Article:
Body found in wreckage of plane carrying football player Sala, investigators say

Wednesday, 06 Feb, 2019

Emiliano and pilot David Ibbotson are both now missing, presumed dead, after their plane went missing two weeks ago.

This is an active investigation now in the hands of the AAIB (Air Accidents Investigation Branch), and they will be taking over as agreed.

It was revealed on Monday that wreckage of the plane carrying the pair had been found in the English Channel, following a privately funded search.

"Tragically in video footage, one occupant is visible amid the wreckage".

Following consultation with the families of Cardiff City striker Sala and pilot Ibbotson and police, it has been decided a recovery operation will be carried out.

Shipwreck hunter David Mearns, who led the £300,000 GoFundMe search, said: "I've been in touch with Emiliano's family and they desperately want the aircraft recovered".

Sala's sister Romina shared the image of his rescue dog Nala staring out into the distance.

Mr Mearns said he was in regular contact with the family.

No timeframe has been set to decide whether to recover the wreck of the plane carrying Emiliano Sala and David Ibbotson, investigators have said.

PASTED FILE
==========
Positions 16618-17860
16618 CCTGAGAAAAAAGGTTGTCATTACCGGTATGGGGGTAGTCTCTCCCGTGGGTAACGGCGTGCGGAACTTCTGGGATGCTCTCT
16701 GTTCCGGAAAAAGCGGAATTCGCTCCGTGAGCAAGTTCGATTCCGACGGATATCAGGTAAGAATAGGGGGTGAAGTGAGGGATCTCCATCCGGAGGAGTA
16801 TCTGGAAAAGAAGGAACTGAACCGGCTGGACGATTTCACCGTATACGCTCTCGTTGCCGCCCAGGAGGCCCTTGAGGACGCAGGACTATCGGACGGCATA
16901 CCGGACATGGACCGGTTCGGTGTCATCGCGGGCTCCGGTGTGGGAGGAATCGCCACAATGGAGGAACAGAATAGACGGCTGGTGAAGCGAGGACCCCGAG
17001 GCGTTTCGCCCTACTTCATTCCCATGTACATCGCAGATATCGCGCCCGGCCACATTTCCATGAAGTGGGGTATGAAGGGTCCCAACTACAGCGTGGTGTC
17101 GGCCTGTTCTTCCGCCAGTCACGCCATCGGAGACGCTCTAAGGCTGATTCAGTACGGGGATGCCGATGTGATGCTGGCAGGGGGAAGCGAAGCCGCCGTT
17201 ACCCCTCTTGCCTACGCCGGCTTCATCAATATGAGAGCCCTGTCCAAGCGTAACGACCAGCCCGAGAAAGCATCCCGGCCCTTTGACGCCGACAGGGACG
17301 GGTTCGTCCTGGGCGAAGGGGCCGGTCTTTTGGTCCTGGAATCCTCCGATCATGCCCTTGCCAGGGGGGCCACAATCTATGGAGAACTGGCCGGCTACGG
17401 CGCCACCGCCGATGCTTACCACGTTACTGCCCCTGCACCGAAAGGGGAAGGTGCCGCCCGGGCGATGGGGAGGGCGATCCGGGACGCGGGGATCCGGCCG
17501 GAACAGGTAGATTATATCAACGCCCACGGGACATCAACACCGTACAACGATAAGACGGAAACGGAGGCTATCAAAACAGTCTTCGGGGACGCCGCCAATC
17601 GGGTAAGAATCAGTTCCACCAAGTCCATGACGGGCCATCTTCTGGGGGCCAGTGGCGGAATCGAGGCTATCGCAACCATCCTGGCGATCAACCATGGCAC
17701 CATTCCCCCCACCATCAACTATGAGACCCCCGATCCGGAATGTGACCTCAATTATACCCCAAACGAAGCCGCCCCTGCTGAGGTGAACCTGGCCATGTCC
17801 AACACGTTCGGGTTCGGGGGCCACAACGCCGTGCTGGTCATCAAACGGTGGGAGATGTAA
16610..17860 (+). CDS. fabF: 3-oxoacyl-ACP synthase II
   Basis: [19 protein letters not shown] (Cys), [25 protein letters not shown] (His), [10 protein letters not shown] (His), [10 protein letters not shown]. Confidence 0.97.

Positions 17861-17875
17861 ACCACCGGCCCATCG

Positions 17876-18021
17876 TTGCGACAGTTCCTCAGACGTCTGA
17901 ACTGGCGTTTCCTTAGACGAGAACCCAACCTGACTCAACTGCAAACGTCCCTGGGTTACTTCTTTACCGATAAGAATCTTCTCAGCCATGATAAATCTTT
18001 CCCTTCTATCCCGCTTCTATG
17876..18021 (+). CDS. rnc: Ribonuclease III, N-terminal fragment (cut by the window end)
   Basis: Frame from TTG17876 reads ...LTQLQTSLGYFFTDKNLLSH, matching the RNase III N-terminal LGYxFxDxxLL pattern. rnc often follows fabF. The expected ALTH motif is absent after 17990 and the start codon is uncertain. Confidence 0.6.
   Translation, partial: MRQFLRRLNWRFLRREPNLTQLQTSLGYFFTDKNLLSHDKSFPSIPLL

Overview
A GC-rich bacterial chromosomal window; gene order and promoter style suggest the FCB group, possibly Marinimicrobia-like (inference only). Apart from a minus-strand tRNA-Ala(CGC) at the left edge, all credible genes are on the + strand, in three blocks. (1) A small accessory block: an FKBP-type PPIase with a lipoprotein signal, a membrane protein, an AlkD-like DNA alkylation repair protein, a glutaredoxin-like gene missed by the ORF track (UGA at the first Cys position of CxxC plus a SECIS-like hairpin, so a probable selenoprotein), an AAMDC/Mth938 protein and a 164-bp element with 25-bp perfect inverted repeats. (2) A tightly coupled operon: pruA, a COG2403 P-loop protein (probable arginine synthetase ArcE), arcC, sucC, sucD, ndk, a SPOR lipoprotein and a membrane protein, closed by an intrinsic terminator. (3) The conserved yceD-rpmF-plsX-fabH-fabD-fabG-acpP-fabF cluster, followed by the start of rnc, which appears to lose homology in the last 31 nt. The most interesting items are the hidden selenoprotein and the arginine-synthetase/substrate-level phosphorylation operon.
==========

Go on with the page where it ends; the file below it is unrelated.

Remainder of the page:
However, Ross Taylor, whose A-2-Sea survey ship was used to pinpoint the location of the plane said recovery could prove hard with the remote vehicle and using divers would be "a much bigger operation".

A body was later discovered by the wreckage, but it is yet to be identified.

"It cleared the immediate area for the Geo Ocean III to use its underwater remotely operated vehicle (ROV) to survey the area of the seabed in which the object was located".

"As tragic as the loss is, it's made much, much worse if the body is never recovered or (the family) never get an answer to what happened", Mearns said. Sala was on his way to the Welsh capital to train with his new teammates for the first time after completing a£15 million ($19 million) move to Cardiff City from French side Nantes on January 19.

He said "I communicated with the search party every day". "Divers can also get down to that depth but it's a much bigger operation".

Mr Mearns, who has spearheaded around 20 historic wreck discoveries including one of Britain's most famous battleships the HMS Hood, said with the right equipment it should be a relatively straightforward job to lift the plane.